If you never had to shave again, would you miss it?
I would, as I enjoy it, but I have a friend who has a five o’clock shadow by lunchtime and swears if the opportunity arose he would get his face lasered so it was permanently bald. A simpler solution might be to alter his perception of shaving and find something about it he enjoys.
George Orwell wrote that at the age of fifty every man has the face he deserves. That’s a harsh statement. Our skin does display the effects of some of our choices – diet and sun exposure especially – but that is about as far as our influence on it extends. There’s not a lot we can do about genetics, illness, accidents or other environmental factors.
You may not be able to choose how your facial hair grows, but you can decide how to cut it. Even if you prefer to be clean shaven (as the reader of a shaving website blog, there’s a good chance you are) I bet you’ve experimented with creating different patterns when you shave. In those moments, shaving can make you smile.
There is evidence that smiling can make us feel good, even when doing something uncomfortable. The link between the brain and facial muscles works both ways. We smile when we enjoy something, but the reverse can be true too. We can make ourselves feel better by smiling.
The world’s greatest male marathon runner is Eliud Kipchoge. Even if you’re not a runner or athletics fan you may have heard of him as he’s the Olympic champion, multiple London Marathon winner, world record holder, and the first person to have covered the marathon distance in under two hours. He’s also known for being a reader and thinker; a student not just of running, but of other sports, business and psychology.
If you watch Kipchoge compete, an interesting thing happens to his face as the race progresses. As the pain increases and his competitors grimace, Kipchoge starts to smile. This is not the ecstatic smile at the finish of a man enjoying his victory, as there is still too much of the race left to run for that.
Instead, he is smiling to send a signal to his brain that he’s OK, he’s in control, this is a deliberate act, and he’s not going to die. In return, the brain will hold off on telling the legs to stop. It is the deliberate smile of a man who is familiar with the pain of running and chooses to acknowledge and accept it, to influence how his body’s response.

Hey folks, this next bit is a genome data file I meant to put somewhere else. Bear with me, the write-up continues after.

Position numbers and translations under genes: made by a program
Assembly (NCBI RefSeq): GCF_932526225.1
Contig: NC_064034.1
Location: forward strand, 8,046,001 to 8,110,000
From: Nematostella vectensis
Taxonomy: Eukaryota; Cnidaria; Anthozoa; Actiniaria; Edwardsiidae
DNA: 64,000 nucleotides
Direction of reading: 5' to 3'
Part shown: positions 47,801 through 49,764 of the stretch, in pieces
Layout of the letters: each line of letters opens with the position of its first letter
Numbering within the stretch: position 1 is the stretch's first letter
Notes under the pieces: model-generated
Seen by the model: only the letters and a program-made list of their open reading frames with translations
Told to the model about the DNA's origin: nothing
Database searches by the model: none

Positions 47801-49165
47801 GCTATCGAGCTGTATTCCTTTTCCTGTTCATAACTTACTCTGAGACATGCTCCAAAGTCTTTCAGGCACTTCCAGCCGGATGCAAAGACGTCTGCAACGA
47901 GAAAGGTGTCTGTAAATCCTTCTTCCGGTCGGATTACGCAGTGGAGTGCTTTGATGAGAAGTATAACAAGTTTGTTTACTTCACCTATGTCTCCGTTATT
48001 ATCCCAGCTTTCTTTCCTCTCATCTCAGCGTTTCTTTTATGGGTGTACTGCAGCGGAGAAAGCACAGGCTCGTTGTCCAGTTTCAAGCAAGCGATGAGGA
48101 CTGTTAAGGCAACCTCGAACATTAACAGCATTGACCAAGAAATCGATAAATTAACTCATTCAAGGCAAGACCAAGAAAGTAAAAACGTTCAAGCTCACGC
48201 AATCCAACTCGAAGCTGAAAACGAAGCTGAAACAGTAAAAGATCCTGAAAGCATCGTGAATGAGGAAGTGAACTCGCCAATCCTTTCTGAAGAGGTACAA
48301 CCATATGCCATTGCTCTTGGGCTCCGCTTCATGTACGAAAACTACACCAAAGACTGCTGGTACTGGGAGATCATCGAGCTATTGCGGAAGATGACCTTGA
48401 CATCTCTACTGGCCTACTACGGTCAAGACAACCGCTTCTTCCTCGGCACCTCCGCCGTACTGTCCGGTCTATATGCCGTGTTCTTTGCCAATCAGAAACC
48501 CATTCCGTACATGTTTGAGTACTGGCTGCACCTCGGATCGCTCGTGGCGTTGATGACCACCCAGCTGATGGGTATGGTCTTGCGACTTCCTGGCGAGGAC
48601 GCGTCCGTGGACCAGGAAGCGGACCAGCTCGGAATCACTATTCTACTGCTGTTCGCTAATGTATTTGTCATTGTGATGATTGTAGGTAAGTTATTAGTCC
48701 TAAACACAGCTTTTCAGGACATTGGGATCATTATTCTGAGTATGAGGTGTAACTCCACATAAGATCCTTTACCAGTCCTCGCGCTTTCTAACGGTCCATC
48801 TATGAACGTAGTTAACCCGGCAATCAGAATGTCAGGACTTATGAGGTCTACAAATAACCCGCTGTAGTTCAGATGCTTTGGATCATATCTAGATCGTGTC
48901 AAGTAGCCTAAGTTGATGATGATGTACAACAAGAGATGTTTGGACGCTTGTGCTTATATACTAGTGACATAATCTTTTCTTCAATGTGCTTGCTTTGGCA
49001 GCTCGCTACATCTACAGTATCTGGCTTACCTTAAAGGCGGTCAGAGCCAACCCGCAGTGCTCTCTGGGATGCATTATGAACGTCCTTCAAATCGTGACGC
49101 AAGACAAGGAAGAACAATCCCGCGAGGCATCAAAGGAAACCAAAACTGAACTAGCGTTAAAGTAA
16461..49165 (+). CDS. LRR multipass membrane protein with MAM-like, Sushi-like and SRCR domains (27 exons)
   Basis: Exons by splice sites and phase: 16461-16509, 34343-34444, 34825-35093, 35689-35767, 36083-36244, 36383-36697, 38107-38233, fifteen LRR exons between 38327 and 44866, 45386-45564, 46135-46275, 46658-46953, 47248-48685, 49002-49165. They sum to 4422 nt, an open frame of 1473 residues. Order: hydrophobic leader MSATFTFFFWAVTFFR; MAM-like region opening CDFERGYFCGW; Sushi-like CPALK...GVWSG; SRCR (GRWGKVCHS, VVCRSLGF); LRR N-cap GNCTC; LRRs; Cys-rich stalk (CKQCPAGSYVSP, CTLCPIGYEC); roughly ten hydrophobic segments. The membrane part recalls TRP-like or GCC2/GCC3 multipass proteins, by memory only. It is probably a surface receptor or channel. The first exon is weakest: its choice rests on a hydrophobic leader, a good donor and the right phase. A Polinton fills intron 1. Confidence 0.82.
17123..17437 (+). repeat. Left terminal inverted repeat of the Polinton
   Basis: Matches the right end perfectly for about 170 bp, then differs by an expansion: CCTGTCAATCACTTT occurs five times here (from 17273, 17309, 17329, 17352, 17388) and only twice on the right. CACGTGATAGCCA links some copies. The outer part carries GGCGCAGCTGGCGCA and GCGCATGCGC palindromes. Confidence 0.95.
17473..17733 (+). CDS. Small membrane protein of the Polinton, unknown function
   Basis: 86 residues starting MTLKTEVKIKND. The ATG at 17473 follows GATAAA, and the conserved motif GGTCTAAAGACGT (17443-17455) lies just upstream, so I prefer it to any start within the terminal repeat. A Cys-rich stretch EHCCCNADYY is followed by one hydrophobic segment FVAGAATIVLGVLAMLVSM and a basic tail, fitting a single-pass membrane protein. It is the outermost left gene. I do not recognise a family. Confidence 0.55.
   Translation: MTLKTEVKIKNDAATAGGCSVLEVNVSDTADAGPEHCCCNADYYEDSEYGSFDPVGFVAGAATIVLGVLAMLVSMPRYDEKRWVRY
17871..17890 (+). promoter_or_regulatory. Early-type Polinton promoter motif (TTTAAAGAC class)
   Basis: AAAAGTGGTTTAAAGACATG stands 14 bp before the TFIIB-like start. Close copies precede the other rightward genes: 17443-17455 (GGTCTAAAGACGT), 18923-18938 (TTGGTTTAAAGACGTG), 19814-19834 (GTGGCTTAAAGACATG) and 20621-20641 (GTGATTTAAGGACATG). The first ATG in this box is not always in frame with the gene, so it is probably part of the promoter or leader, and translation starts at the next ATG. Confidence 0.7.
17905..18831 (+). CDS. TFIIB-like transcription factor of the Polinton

Kipchoge still feels pain – running 26.2 miles at the limit of human endurance is going to hurt no matter what face you make – but smiling helps him deal with it.
Physiologists at the Universities of Mannheim and Illinois demonstrated this in 1988. They asked volunteers to hold a pen in their mouth like a dog with a bone, or in their lips like a straw. The first method pulled the mouth into a smile position, the second a frown. The volunteers were then asked to rate a series of cartoons on their funniness. The ‘smiling’ volunteers found the cartoon funnier than the ‘frowning’ volunteers did. Other experiments have shown that smiling doesn’t just help you to find things funnier, but also enhances feelings of safety and makes difficult tasks feel easier. To read more about this, check out the book, Endure, by Alex Hutchinson.
These past few weeks, I’ve been challenging myself to start each day with a cold shower. I get in while it’s still cold, rather than wait a couple of minutes for the hot water to come through. Logically this is a daft thing to do, so why am I doing it?
Apparently there are some health benefits, but these are not my motivation for doing this. I’m just curious and doing it to see if I can.
A psychologist might say it’s an attempt to gain some control of the world around me by mastering my body’s response to a usually unpleasant stimulus. An anthropologist might claim I’m trying to tap into a primal instinct, subverting the safe, relatively danger-free environment I live in to trigger a deep physical and mental response. They could be right; I wouldn’t know.
After a couple of weeks of dithering, tentatively stepping under the cold water and making a fuss, I thought of Kipchoge and decided to see if smiling would make me feel different about it and enjoy the experience.
It’s a terribly unscientific experiment, but it seems to have worked. Since adding a deliberate smile to the routine, I’ve found I look forward to my cold showers. I even feel disappointed when the first hint of hot water starts to come through.
What if the same is true of other things we tend to dislike? I don’t know that grinning through a work appraisal would help your career, but it might help you feel less nervous.
I’m not suggesting the mind has complete control over the body and that smiling could overcome disease or injury. There are some things we need medicine for, but a shift in mindset can change how we feel about whatever it is we’re going through. If we’re struggling to feel positive, forcing a smile might help override the brain so that a little positivity creeps in.
Given the power of the ‘facial feedback response’, there are surely many things we can train ourselves to enjoy. If, like my friend, you find shaving a chore to the extent you want to get your face lasered, you might be able to reset your relationship with shaving.
Smile, take control, and make the bathroom your happy place – no marathons or cold showers required!
This post is the sixth in a series commissioned from Jonathan S. Bean a freelance writer and charity fundraiser by King of Shaves.
If you enjoyed this #ShortRead, you can see other posts by Jonathan starting with “Why do you shave?” here.
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